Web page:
Also, Anonymous (04:13), one of the main criticisms of the Work Programme in its current form is that participants can be required to give up voluntary work or work placements which they have organised themselves in order to do mandatory work placements arranged by their Work Programme providers. The Cait Reilly case of course centred on her being required to stop doing her voluntary work at a local museum (which was relevant to her career aims) in order to do an unpaid placement at Poundland.

  3. I'm in the A4E work program right now, have been for quite some time.

    I will admit that unlike other providers the A4E place I go to actually treats you with respect. Hell I miss one of the people who used to work there because she was so bubbly and encouraging without being patronising.

    I suppose the A4E I'm in is a rare exception, they do try at this office but the whole system itself really doesn't work too well if there are no jobs in the local area or when you have at least 20 people going for each job.

    1. This cannot be stated too often! The real problem with the Work Programme is that there are insufficient jobs available for all the "workless". The WP is an attempt (a very poor one) to impose a supply side solution (let's get everyone "jobready" then they'll just find jobs)to a demand side problem (not enough jobs). This leads to inevitable failure/underperformance. It's like trying to hit a screw home with a hammer: a perfectly reasonable tool just being used in the wrong circumstances and therefore not achieving the desired result. The frustration felt by all concerned is enormous. The providers (or some of them) seem not to realise the problem and blame the customers - if only they'd try harder, make more applications, send more speculative letters. accept lower wages and worse conditions etc. etc. This quickly becomes "It's the customers' fault!" . After all it must be down to the customers because the providers are doing everything right and by the book. So customers feel inadequate and bullied (and sometimes are).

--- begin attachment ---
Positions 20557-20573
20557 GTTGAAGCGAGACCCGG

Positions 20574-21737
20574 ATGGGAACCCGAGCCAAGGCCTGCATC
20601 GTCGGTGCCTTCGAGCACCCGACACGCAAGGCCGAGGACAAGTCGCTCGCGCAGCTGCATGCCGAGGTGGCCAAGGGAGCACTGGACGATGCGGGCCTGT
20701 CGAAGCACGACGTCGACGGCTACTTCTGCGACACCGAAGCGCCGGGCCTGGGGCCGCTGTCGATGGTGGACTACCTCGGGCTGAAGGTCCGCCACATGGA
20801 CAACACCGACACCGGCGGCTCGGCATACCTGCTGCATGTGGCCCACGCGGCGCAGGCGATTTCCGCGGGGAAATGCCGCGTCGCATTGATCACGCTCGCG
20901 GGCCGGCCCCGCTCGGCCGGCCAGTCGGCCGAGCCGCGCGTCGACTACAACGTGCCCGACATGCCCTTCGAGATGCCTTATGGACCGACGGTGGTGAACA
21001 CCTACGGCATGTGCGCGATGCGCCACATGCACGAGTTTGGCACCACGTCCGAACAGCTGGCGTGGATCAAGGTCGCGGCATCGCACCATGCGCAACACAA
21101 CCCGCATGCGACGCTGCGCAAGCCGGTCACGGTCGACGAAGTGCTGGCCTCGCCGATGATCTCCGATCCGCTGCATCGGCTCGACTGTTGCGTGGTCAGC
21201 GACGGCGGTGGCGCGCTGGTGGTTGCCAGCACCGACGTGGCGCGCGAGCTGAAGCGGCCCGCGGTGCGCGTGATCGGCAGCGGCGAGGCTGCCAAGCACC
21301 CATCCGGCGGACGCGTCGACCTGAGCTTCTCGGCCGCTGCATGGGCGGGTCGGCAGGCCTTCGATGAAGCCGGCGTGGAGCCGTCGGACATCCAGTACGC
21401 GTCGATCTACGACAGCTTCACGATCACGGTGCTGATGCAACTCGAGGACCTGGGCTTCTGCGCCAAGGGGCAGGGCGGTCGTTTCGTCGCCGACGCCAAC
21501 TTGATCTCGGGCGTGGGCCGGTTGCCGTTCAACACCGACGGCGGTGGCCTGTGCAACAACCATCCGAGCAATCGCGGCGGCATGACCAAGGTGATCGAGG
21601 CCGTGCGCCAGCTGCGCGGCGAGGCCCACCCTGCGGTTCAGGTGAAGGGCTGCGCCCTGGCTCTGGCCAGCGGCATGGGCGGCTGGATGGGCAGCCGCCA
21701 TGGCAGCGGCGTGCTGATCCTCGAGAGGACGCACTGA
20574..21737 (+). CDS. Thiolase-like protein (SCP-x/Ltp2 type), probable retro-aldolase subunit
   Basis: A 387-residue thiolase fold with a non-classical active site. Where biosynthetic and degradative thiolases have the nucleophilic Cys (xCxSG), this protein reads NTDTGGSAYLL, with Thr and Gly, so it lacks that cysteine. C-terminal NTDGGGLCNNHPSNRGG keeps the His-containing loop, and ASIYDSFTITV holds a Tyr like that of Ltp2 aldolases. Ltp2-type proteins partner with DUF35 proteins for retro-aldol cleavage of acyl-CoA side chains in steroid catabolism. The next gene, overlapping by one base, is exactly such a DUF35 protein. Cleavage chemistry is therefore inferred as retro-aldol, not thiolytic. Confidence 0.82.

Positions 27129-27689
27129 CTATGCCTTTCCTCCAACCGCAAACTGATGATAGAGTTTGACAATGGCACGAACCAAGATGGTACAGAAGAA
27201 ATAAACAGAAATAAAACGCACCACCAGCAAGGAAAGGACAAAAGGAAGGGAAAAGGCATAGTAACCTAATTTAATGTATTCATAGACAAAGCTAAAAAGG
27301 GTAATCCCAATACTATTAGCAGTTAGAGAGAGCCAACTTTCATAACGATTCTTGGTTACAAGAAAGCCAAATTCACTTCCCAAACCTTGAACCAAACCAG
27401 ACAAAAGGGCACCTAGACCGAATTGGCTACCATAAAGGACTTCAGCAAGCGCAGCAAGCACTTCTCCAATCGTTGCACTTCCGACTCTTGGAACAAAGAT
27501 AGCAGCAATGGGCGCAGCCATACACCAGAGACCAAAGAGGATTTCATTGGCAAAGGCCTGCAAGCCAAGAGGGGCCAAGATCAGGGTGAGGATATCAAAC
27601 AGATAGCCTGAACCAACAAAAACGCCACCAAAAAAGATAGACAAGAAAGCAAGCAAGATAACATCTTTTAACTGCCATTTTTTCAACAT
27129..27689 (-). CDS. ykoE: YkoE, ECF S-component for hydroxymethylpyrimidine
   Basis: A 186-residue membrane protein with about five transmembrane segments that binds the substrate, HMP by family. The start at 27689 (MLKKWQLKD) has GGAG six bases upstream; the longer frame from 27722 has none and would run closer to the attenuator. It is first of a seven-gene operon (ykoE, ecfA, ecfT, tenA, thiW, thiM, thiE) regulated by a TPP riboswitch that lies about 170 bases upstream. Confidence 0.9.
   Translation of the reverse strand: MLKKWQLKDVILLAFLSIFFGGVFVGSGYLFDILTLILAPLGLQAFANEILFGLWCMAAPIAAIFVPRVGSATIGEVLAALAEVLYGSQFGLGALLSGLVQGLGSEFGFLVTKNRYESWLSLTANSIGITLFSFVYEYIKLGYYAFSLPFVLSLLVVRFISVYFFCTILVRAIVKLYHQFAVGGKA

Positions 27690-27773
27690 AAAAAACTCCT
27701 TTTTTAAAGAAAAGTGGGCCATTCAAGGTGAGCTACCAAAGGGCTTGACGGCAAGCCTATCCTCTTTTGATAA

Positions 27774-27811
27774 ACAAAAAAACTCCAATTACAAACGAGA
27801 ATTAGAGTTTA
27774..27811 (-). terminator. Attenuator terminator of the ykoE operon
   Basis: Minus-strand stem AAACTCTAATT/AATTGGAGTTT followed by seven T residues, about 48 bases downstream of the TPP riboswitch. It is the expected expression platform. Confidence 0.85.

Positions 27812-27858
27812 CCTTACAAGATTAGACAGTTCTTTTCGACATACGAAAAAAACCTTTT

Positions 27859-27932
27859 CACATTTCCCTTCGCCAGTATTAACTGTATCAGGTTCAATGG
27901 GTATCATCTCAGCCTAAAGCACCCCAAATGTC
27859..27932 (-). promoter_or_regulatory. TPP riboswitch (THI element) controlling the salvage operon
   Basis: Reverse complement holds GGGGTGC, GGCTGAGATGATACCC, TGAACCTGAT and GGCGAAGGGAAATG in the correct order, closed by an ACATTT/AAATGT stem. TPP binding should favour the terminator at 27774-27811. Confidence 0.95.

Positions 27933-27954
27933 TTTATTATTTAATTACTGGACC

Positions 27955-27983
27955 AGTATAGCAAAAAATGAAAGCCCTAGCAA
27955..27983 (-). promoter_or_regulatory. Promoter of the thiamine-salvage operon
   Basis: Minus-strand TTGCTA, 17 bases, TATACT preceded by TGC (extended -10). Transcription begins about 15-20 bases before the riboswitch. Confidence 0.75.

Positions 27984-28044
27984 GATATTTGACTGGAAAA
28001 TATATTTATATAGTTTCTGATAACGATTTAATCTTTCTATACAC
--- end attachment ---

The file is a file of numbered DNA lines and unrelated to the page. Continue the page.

A drastic rethink is needed. I think it was Andrew Dutton (CEO A4e) who was quoted as saying in an unguarded and off message moment "You can't force people into non existent jobs". I don't often agree with him - but on this one I do!

  4. IDS back in front of the beak in the Cait Reilly saga:

  5. As a former A4e employee, I can say that we all knew that the WP was going to be flawed even before it started. One of my managers said that A4e would effectively become a recruiting agency. Now, how many 'recruiting agencies' actually spend time with the people that need it?

    If you forget the morally bankrupt arguments for throwing money at the private sector, these companies were expected, at the drop of a hat, to completely change their business model. Any company, department etc needs many months or even years to be able to change that much.

    My mangers were getting increasingly desperate, hence, many of them left and the ones who remained resorted to bullying and harassment which is why I left as it started to affect my health.

    There is overwhelming evidence that economic austerity produces more wealth for the wealthy as the economy contracts and increased poverty for everyone else. How can A4e or anyone else find long term jobs in this environment? The WP was, in my opinion, always designed to create a more obedient workforce. Perhaps in that respect, it has worked.